Menghai Tea Factory is credited as being one of the first two factories to make "cooked" (熟茶, shúchá) pu'er tea in 1973 (the other factory was Kunming Tea Factory). As the tea factory industry in China privatized in the late 1980s through the 1990s, Menghai Tea Factory adopted its "Dayi" (大益) logo and went fully private in 1996. Currently, Menghai Tea Factory is owned by The Bowin Company, who purchased Menghai Tea Industry Co. Ltd and Menghai Tea Factory in October 2004.

Menghai protection ticket from 2006 7742 recipe bingcha; prominently features Dayi brand logo Menghai Tea Factory is perhaps the most widely known producer of compressed and loose pu'er tea, including túochá (沱茶, "Bowl-shaped Tea"), bĭngchá (饼茶, "Disc Tea"), and other compressed shapes. Vintage Bĭngchá from Menghai Tea Factory are perhaps the most highly prized pu'er tea produced in the 1970s and 1980s. Current productions from Menghai Tea Factory products remain popular, even with trends of pu-erh collectors favoring smaller producers. Because of the high prices fetched by both new and old Menghai products, Menghai products often suffer from widespread counterfeiting. In 2006, Menghai began issuing microprinted tickets in their pu-erh cakes in an attempt to throw off counterfeiters.

Like Xiaguan Tea Factory and many other formerly government-owned pu-erh factories, Menghai produces many cakes by recipe, indicated by number. Recipe numbers are formulated in a four-digit numeric format: ####. The first two digits represent the year the recipe was first produced, the third digit the grade of leaves used in the recipe, and the last digit represents the factory (2 for Menghai Tea Factory). 7542, for example, would be a recipe from 1975 using fourth-grade tea leaf made by Menghai Tea Factory.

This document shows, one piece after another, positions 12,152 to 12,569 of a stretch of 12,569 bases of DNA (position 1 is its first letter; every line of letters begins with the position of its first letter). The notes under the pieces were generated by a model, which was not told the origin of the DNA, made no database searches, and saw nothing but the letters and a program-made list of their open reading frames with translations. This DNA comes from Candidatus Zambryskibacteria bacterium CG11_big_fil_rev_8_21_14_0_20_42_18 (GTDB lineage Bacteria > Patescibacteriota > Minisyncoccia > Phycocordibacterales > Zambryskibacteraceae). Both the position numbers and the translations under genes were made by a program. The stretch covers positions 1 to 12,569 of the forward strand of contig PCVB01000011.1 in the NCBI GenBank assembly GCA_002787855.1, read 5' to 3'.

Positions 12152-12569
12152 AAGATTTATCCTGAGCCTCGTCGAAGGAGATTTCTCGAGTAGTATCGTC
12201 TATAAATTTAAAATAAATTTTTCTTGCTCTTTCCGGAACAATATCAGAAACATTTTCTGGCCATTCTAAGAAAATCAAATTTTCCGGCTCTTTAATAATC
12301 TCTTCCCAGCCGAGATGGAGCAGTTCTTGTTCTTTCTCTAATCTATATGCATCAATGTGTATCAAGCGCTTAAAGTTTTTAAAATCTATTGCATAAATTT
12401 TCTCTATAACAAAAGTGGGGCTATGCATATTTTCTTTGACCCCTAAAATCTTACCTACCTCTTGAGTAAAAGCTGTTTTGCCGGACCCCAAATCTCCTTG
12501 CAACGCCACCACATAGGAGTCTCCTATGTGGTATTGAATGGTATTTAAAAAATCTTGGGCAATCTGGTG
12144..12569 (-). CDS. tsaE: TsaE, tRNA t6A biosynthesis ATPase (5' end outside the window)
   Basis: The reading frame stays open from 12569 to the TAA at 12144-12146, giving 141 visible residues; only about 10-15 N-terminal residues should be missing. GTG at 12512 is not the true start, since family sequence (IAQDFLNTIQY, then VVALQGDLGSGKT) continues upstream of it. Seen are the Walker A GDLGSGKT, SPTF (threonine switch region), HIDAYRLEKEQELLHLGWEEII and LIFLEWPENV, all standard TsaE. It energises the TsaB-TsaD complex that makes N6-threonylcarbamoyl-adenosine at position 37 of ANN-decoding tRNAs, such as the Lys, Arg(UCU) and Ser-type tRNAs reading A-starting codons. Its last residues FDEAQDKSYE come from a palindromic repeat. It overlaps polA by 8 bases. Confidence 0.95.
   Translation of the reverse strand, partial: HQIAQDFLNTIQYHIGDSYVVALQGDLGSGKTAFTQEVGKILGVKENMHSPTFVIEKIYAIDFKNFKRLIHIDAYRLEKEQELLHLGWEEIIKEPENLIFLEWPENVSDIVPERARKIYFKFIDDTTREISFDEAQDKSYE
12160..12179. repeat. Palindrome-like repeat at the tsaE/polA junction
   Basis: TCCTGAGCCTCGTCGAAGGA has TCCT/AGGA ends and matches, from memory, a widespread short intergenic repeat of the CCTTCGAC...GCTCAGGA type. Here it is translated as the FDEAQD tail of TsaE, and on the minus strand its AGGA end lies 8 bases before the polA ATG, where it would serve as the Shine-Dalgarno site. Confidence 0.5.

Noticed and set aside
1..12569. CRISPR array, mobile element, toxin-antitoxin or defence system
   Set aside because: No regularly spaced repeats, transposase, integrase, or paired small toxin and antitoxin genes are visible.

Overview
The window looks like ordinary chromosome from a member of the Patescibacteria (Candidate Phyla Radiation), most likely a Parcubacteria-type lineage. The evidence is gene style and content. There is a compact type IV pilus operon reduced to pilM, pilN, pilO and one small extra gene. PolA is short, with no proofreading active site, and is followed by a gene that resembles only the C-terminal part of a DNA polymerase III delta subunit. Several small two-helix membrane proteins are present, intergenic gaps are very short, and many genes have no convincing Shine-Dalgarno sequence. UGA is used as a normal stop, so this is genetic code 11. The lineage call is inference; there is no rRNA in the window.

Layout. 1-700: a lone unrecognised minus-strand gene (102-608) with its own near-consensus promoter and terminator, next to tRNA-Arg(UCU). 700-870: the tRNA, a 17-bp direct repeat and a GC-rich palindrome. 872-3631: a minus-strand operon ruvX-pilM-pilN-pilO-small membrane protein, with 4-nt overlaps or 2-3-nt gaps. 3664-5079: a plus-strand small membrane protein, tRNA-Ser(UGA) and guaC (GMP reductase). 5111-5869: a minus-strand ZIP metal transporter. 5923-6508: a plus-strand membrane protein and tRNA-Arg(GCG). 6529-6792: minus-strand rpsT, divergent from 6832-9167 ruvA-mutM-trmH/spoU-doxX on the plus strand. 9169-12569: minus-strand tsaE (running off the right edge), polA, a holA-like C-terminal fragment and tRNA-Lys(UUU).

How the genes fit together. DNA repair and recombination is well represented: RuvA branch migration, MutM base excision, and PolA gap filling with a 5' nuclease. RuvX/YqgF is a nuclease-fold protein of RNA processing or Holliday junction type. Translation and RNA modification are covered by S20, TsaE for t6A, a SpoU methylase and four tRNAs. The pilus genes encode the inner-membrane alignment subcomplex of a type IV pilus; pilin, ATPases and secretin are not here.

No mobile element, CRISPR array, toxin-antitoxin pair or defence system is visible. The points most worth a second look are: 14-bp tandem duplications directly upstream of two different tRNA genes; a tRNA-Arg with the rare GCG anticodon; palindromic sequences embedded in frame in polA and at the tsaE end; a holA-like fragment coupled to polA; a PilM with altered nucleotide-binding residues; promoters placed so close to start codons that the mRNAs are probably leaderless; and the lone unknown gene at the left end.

Some examples of bĭngchá recipes are below.
Menghai also produces some zhuānchá (砖茶, "brick tea") and túochá by recipe as well. Many pu'er series by Menghai—especially newer series--are not referenced by recipe number.

Bĭngchá recipes (partial list):

Raw: 7432, 7532, 7572, 7582, 7742, 8542, 8582, 8972, 0622

Cooked: 7262, 7552, 7562, 7572, 7592, 7632, 7672, 7752, 8562, 8592, 0532, 0562

Menghai Tea Factory previously produced its teas under the zhōngchá label of the state-run China National Native Produce & Animal by Products Import & Export (CNNP), but registered its own brand, Dayi in June 1989, and began producing exclusively under this label in 1996. While some Menghai labels contain other more prominent labels, such as the Menghai peacock, the Dayi brand is always found on these labels as well.

Dayi logo below recipe number on Menghai 2006 7742 cake wrapper.
Menghai 8542 Recipe Bingcha, 2005


The Tea Horse Caravans

One of the more colorful aspects of Pu Erh history is
the Tea Horse Roads and the Caravans that traversed
them. Tea products made in Yunnan were transported
by mules and horses in long Caravans along established
routes that became known as the Tea Horse Roads.

Traders from Tibet, Laos, Burma, etc would trade for
tea in the tea markets of Pu-erh County and then
hire the Caravans to carry the tea back to their
respective homes.

It was the logistics of transporting tea via these
Caravans that inspired merchants to start compressing
the tea in the first place, it was easier to handle
and they were able to get more tea on each horse
that way. This form of transportation was relatively
cheap, but the transportation lead time was quite long
since the Caravans traveled very long distances at a very
slow speed. It was quite by accident that they
discovered that Pu-Erh actually tasted better at the
end of the journey than at the beginning.

Though the Caravans no longer exist, the rich culture
and history prevails to this day. The old tea Horse
Roads are quite the tourist attraction in China and
you can still find remnants of three well-maintained
routes today in Pu-Erh County. Many footprints of
mules and horses can be found on those roads, as well
as sign posts, and other famous landmarks. These are
the roads that made Pu-erh famous.